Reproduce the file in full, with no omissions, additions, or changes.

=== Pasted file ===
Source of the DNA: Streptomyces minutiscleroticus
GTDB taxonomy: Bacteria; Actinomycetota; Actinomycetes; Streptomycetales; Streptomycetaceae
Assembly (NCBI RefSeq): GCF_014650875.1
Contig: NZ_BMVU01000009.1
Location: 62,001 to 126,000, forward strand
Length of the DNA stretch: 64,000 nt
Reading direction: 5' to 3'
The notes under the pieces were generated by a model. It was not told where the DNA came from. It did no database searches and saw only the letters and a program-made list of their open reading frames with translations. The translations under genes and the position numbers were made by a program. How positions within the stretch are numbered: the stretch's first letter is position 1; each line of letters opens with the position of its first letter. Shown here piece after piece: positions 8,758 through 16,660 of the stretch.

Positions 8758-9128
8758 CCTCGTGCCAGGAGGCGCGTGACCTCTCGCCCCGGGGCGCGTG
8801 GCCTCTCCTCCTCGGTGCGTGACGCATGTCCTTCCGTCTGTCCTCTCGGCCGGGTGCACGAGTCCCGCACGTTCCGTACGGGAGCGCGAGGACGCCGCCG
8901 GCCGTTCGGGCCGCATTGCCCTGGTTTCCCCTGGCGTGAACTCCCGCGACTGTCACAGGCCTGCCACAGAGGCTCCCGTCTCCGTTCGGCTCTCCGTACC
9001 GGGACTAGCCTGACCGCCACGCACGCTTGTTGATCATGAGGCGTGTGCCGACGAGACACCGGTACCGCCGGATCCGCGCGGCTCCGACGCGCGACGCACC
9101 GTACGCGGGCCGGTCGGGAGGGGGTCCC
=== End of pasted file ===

Source of the DNA: Streptomyces minutiscleroticus
GTDB taxonomy: Bacteria; Actinomycetota; Actinomycetes; Streptomycetales; Streptomycetaceae
Assembly (NCBI RefSeq): GCF_014650875.1
Contig: NZ_BMVU01000009.1
Location: 62,001 to 126,000, forward strand
Length of the DNA stretch: 64,000 nt
Reading direction: 5' to 3'
The notes under the pieces were generated by a model. It was not told where the DNA came from. It did no database searches and saw only the letters and a program-made list of their open reading frames with translations. The translations under genes and the position numbers were made by a program. How positions within the stretch are numbered: the stretch's first letter is position 1; each line of letters opens with the position of its first letter. Shown here piece after piece: positions 8,758 through 16,660 of the stretch.

Positions 8758-9128
8758 CCTCGTGCCAGGAGGCGCGTGACCTCTCGCCCCGGGGCGCGTG
8801 GCCTCTCCTCCTCGGTGCGTGACGCATGTCCTTCCGTCTGTCCTCTCGGCCGGGTGCACGAGTCCCGCACGTTCCGTACGGGAGCGCGAGGACGCCGCCG
8901 GCCGTTCGGGCCGCATTGCCCTGGTTTCCCCTGGCGTGAACTCCCGCGACTGTCACAGGCCTGCCACAGAGGCTCCCGTCTCCGTTCGGCTCTCCGTACC
9001 GGGACTAGCCTGACCGCCACGCACGCTTGTTGATCATGAGGCGTGTGCCGACGAGACACCGGTACCGCCGGATCCGCGCGGCTCCGACGCGCGACGCACC
9101 GTACGCGGGCCGGTCGGGAGGGGGTCCC